PM defends boat people budget
5 July 2003
PRIME Minister John Howard last night defended spending huge amounts of money to ship asylum seekers to Christmas Island even though they have full access to Australia's courts.
Immigration Minister Philip Ruddock confirmed a rickety fishing boat carrying 53 Vietnamese asylum seekers entered Australia's migration zone when it sailed towards Port Hedland on Tuesday.
That means the 27 men, 17 women and nine children can appeal any refugee decision with the Refugee Review Tribunal (RRT) and access Australia's court system.
It also means the decision to ship the asylum seekers 1,800km from Port Hedland, which houses a large immigration detention centre, to Christmas Island was unnecessary for legal purposes.
But Mr Howard said it was the right decision.
"We have a very clear policy and that is that people who seek to come to the country illegally will not be allowed to come to the mainland," he said.
"If we didn't (send them to Christmas Island) we would send a message of encouragement for other people to try the same thing.
"It is perfectly justified and I'm sure will be supported by the Australian people."
Labor described as a monumental stuff-up the move to have the Navy frigate HMAS Canberra pick up the Vietnamese boat people from the West Australian coast and take them to Christmas Island, where the detention centre had been closed.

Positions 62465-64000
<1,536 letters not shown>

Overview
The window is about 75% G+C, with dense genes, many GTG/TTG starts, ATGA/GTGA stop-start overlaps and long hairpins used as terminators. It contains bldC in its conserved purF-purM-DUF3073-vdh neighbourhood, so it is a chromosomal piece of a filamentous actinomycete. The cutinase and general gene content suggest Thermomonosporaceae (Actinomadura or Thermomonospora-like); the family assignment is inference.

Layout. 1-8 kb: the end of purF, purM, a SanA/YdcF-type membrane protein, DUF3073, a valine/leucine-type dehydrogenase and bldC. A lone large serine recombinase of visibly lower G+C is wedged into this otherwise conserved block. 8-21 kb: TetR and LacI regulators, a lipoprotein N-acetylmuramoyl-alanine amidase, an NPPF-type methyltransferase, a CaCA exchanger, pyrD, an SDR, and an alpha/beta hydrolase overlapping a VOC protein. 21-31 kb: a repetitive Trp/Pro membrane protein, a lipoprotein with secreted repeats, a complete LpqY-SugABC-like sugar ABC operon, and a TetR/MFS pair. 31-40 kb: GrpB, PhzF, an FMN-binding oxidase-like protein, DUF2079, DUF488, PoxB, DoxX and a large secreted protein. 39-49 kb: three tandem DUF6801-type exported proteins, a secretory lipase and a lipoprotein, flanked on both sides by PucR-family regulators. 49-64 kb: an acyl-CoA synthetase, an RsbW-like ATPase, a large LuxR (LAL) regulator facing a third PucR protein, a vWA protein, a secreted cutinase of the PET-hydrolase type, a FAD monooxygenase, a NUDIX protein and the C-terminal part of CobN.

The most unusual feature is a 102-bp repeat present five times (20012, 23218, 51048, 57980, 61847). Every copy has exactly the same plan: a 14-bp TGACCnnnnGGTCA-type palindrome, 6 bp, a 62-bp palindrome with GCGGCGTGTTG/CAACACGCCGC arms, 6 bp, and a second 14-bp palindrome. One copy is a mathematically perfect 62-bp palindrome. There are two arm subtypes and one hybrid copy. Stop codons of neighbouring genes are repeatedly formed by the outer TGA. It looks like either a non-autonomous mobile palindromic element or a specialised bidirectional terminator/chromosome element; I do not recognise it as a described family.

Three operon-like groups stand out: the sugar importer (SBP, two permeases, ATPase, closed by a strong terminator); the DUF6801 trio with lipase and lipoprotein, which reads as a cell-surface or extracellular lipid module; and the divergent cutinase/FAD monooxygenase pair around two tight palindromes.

But Labor's new immigration spokeswoman Nicola Roxon fell short of demanding their return to Port Hedland. "We now know that the government rushed, that the minister made a bad judgment, that he didn't get advice and he is now putting the Australian people to great expense for no particular purpose," she said.
HMAS Canberra was expected to deliver the asylum seekers to Christmas Island this afternoon local time.
Opposition Leader Simon Crean described the situation as another example of government deceit.
"Yesterday the government said it wasn't in territorial waters," he said.
"They deceived on the kids overboard, they're still deceiving on their border protection policy."
It was originally thought the asylum seekers would be processed on Christmas Island.
The island was excised from the migration zone in 2001, meaning asylum seekers processed there have no right to use Australia's legal system.
But Mr Ruddock today revealed the boat reached Australian port waters, which qualifies all 53 aboard to access the courts.
Refugee umbrella group A Just Australia said processing the asylum seekers on Christmas Island would lead to long delays and promised to ensure they received legal access.
Meanwhile, a 46-year-old Australian citizen who was aboard the boat made a brief appearance in South Hedland Magistrates Court yesterday charged with smuggling the 53 Vietnamese to Australia.
Van Hoa Nguyen was arrested after the boat was intercepted and charged with illegally facilitating passage to Australia, which carries a maximum 20-year jail sentence.
Nguyen was remanded in custody and ordered to appear in Perth Magistrates Court on July 18.